Since every member has a right to introduce subjects, it has been pro­vided by parliamentary law that when a question unnecessary or improper comes, a member may object to its consideration. This applies only to motions introducing a new subject. Objection must be made after the question has been stated by the Chair, but before debate, amendment, or another motion is introduced. Objec­tion does not require seconding, can­not be debated or amended, and cuts off debate on the question objected to until settled. It requires a two-thirds vote to carry the objection.

If, however, the question objected to is not seconded, there is no need of voting on the objection, for the “motion is lost for want of a second.”

Sometimes it is desirable to put a question aside to be voted on later. To do this a member can “move to lay the question on the table,” and it re­mains there until taken from the table.

The motion to lay on the table ap­plies to nearly all parliamentary ques­tions. The following questions cannot be laid on the table:

  • To adjourn
  • To fix the time at which to adjourn
  • To lay on the table
  • Questions as to priority of business
  • To take from the table

To lay on the table cannot be amended or debated and requires just a majority vote. When the motion carries, it cannot be reconsidered, but may be taken from the table. When the motion is lost, it may be reconsid­ered.

When an amendment is tabled, the original question is tabled too.

John. (Rise.) Mr. President.

President. John.

John. I move that all nations disarm as the only means of permanent peace.

Helen. (Rise.) Mr. President.

President. Helen.

Helen. I move to amend the motion by striking out the word “disarm” and inserting “form a World Court.”

Bill. I second the motion.

President. (State the question.) John. (Rise.) Mr. President.

President. John.

John. I move the amendment be laid on the table.

Pete. I second the motion.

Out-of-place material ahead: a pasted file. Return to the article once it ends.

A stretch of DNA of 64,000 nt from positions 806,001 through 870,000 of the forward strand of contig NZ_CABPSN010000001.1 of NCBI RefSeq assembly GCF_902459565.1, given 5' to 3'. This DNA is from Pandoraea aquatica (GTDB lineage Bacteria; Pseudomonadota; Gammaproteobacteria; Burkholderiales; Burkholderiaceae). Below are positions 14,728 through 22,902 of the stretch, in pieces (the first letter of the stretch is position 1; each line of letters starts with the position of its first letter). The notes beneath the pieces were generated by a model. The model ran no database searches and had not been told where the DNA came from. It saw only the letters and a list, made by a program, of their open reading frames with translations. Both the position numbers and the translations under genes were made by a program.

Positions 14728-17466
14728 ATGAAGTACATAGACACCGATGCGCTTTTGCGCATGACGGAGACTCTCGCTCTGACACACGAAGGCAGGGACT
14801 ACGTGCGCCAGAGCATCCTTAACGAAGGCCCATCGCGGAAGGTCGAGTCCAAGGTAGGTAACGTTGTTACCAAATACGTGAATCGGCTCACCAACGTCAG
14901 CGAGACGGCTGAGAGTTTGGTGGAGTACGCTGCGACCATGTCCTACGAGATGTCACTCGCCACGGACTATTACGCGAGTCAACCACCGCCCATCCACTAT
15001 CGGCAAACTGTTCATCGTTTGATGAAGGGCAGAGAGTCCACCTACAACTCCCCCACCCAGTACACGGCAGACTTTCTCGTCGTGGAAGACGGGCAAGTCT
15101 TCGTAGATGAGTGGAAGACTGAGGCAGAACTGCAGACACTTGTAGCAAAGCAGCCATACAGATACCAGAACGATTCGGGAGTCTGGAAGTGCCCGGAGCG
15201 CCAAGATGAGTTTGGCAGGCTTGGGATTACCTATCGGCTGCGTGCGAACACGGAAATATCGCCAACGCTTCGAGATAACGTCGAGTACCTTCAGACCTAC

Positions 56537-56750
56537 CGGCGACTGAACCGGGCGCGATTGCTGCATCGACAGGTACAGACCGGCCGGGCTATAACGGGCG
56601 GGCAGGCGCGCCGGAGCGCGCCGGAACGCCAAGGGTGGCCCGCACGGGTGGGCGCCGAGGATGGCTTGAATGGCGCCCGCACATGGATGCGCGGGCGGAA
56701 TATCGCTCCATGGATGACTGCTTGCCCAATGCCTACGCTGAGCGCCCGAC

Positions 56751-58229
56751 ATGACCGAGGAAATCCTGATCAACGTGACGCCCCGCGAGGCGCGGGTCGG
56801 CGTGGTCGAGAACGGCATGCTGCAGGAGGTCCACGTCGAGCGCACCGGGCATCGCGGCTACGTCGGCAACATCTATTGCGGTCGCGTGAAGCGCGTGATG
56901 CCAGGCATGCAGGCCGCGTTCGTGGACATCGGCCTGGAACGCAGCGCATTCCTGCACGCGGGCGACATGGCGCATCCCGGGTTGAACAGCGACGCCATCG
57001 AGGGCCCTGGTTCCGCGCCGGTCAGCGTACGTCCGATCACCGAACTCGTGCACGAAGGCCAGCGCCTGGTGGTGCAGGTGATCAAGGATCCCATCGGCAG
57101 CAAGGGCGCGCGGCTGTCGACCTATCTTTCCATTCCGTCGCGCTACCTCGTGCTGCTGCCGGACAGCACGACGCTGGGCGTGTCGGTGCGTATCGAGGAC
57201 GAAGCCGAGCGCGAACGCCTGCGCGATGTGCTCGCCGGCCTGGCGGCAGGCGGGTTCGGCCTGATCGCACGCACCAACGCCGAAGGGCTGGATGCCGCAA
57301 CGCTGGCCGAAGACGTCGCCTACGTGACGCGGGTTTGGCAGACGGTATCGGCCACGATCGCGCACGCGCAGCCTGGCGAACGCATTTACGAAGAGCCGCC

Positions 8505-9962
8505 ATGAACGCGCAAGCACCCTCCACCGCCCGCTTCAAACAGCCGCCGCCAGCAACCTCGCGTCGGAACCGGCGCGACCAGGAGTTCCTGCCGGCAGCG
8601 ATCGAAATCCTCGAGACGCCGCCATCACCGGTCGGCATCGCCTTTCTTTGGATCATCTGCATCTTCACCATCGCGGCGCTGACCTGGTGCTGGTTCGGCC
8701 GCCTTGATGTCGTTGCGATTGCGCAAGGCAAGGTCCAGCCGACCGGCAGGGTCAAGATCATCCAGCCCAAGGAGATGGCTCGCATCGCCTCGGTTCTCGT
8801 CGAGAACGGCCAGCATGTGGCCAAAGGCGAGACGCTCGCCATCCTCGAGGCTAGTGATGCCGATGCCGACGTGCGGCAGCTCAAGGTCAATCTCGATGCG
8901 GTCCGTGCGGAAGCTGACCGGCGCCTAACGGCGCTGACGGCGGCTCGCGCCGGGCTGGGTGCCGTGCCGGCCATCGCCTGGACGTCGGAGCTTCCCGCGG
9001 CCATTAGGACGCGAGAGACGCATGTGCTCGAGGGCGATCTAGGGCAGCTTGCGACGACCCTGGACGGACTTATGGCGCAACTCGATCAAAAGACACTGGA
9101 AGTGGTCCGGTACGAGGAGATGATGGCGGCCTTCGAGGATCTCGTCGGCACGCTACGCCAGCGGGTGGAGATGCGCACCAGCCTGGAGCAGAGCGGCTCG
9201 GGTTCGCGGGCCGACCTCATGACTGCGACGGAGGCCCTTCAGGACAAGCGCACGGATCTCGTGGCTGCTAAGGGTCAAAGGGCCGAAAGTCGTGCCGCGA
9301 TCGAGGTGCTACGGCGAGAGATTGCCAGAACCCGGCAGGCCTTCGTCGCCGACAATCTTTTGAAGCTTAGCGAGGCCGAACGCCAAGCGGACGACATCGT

President. It is moved and seconded that the amendment be laid on the table.

John. (Rise.) Mr. President.

President. John.

John. I think the amendment should be voted on.

President. John is out of order. The question cannot now be debated as the motion to “lay on the table” is before the club.

John. (Rise.) Mr. President.

President. John.

John. I move to amend the motion to lay on the table by adding the words “until next week.”

President. John is out of order. A motion to lay on the table cannot be amended.

NOTE. The club should vote on the question to lay on the table. If it is passed, no further discussion is in order.

Pete. (Rise.) Mr. President.

President. Pete.

Pete. I move to adjourn.

John. (Rise.) Mr. President.

John. I move we lay the motion to ad­journ on the table.

President. The motion to adjourn can­not be laid on the table. (Take vote on adjournment. )

Problem 2

In this problem a number of con­ventional points such as addressing the Chair and being recognized will not be recorded; however, in giving the problem these steps must not be omitted. It is thought by this time the club members are well informed in the rudiments of parliamentary pro­cedure.

Practice is provided in doubting a vote, reconsideration of an amend­ment, and adjournment.

If any member is not satisfied with the results of a vote, he may at once rise and say, “Mr. President, I call for a division,” or “I call for a standing vote.” This is done when the voting by ac­clamation seems close and a member doubts the accuracy of the decision. A standing vote can be counted ex­actly and is usually more deliberate. The vote should be announced by the Chair, but counted by the secretary who reports to the President.